We love living in South Korea, but sometimes when we see stories like this… we just shake our heads and groan. Not again.
Concerns about poor safety standards have become common in the South Korean media in the last year. The issue first came to prominence with the tragic sinking of the Sewol Ferry that killed 304 passengers, mostly children; this was followed by concerns about the safety of schools, South Korean made cars and the Seoul subway among others. The Sewol tragedy led to a wave of public anger at the government – mostly for perceived lax enforcement of safety regulations and alleged corruption and nepotism.
Generally speaking, South Korea doesn’t have the same sort of attitude to public safety that many western countries do. When I first arrived in South Korea 6 years ago I was shocked to see two elementary school kids ride their bikes across an intersection against a red light, through some minor road works, under the arm of a moving digging machine and over a narrow wooden plank that spanned a 6-foot deep trench – and nobody batted an eyelid, not even the guy operating the digger!
But credit where credit is due – there seems to be a lot of soul searching and public debate going on. I suspect that those responsible were hoping the sinking of the Sewol could just be put down as tragic accident and everyone could carry on as before, but the Korean public have made it clear that those days are over. If there’s one thing you can be sure of in South Korea, its change.
If you’re planning to visit for the first time and now you’re getting spooked, don’t worry – South Korea is very safe place in most ways. Here’s some tips on what to look out for and how to stay safe.
1. Traffic – This is the big one. Last time I looked, South Korea had the highest pedestrian road-death toll in the OECD. Korean roads are dangerous. A part of the problem is that they don’t look dangerous at first glance – you wont see thousands of overloaded motorcycles pouring past you at intersections; there aren’t giant lorries piled high with human cargo; and you certainly aren’t going to be car-jacked at gunpoint. Your average Korean driver just isn’t very careful – in my opinion, it’s that simple. Most people (even small children) don’t wear seat-belts, running red lights is taken pretty lightly and breaking the speed-limit is standard practice. My advice is, when you cross at an intersection – look carefully. Make eye-contact with the drivers if you’re not sure they’ve seen you and confirm cars are actually stopping before you step out. If you’re in a taxi and you feel he is driving more quickly than is safe, you can ask the driver to “Chon-chon-hee Ga-chu-say-oh” which means, “please go slowly”.
2. Demolition & Construction sites – Big sites in the centre of Seoul are usually fine. It’s the medium sized and small sites in residential areas that you need to be careful of. The construction usually comes right up to the street and is surrounded by scaffolding two or three stories high draped with gray-green blankets intended to supress the dust and catch bits of flying debris. The problem is that they don’t stop much more than fine debris and what goes on inside is often pretty heavy duty – old houses and small apartment blocks are destroyed by a machine with a giant two fingered claw which gradually rips the unwanted house to pieces – often still with the furniture inside. Pieces of cement, steel and wood are occasionally flung into the air and walls sometimes unexpectedly collapse. I’ve also seen tools and pieces of building materials fall into the street from several stories up – luckily there was nobody passing at the time. It’s best to walk on the other side of the road when passing construction or demolition. Just don’t go near it.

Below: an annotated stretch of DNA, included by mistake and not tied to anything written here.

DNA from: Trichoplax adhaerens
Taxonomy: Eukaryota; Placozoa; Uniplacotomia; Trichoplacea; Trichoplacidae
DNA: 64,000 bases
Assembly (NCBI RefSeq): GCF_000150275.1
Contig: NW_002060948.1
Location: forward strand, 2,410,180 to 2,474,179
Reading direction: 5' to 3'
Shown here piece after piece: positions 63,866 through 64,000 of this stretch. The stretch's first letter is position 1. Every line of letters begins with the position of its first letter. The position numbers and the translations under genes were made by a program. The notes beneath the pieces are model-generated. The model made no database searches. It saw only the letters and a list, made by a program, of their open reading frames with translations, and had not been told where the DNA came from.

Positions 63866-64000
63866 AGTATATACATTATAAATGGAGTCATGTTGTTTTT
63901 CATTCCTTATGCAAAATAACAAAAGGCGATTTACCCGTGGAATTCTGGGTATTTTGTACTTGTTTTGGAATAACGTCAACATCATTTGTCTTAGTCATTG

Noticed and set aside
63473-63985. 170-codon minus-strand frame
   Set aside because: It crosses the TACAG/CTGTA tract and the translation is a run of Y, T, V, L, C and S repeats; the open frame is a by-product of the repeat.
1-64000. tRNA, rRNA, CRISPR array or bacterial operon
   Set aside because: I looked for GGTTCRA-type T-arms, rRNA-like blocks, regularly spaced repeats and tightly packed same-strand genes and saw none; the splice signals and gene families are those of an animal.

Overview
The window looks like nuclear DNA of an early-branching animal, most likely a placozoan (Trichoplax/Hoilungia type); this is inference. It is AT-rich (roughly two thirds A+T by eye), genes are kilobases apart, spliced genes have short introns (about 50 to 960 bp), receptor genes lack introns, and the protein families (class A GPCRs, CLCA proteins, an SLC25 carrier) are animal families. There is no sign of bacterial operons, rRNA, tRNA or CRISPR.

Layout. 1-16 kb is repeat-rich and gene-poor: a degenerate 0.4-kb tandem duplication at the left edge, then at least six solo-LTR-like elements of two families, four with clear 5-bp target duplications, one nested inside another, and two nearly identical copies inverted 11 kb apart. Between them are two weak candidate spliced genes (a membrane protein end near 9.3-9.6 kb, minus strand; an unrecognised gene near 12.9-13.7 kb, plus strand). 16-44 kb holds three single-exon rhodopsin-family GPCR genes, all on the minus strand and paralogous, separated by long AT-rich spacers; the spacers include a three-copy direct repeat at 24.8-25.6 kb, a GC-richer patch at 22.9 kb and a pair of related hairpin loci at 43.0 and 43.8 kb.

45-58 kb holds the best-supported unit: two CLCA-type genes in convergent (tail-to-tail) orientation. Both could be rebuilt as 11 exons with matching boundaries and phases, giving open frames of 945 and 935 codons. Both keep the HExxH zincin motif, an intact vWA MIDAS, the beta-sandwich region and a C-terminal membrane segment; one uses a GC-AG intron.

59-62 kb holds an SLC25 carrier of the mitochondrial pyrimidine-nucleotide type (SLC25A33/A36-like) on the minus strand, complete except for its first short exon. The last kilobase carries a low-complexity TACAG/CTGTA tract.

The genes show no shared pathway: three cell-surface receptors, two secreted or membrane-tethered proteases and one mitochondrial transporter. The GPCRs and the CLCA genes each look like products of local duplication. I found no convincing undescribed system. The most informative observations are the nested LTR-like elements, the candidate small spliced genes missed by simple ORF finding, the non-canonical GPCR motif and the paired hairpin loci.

3. Ferries – Obviously, you’re going to be wondering about this because you’ve heard all about the tragic sinking of the Sewol Ferry. Personally, I feel that Korean ferries are probably the safest in the world right now. Koreans are very sensitive to losing face and the Sewol Ferry tragedy, as well as being incredibly awful and sad, made South Korea lose face big-time. As a result, the entire ferry industry will have been gone over with a fine-toothed comb a bazillion times by now. Any captain whose ferry wasn’t spick & span with the correct number of life-jackets, a well-trained crew, etc. will have been out on his tooshy months ago. So go ahead, take that ferry.
4. Money – It is extraordinarily unlikely that you will get mugged or have you’re pockets picked in South Korea, so relax. When it comes to this kind of crime Korean people are as honest as babes. You might get ripped off or overcharged in tourist areas like Insadong or Myeongdong, so count your change.
5. Waterparks and swimming pools – I’ve heard some horror stories about the dirtiness of the water. The waterparks get very crowded in summer and there have been some documentaries on South Korean television in recent years that exposed terrible water-quality by lab testing secretly collected samples. They even interviewed people who claimed they came out in terrible rashes after swimming there, so…I’d say they’re fine as long as you don’t actually get any water on you. Swimming pools are a mixed bag, I’ve been to a few that were fine and been to one that was pretty gross. I’ve also heard plenty of horror stories, secondhand. The thing is though, that most swimming pools in Korea are indoors, very crowded and really, really shallow. They are usually about 1.5 metres deep at both ends. But look, you don’t come to South Korea for the swimming pools anyway, right? So go do something else and don’t let it get you down.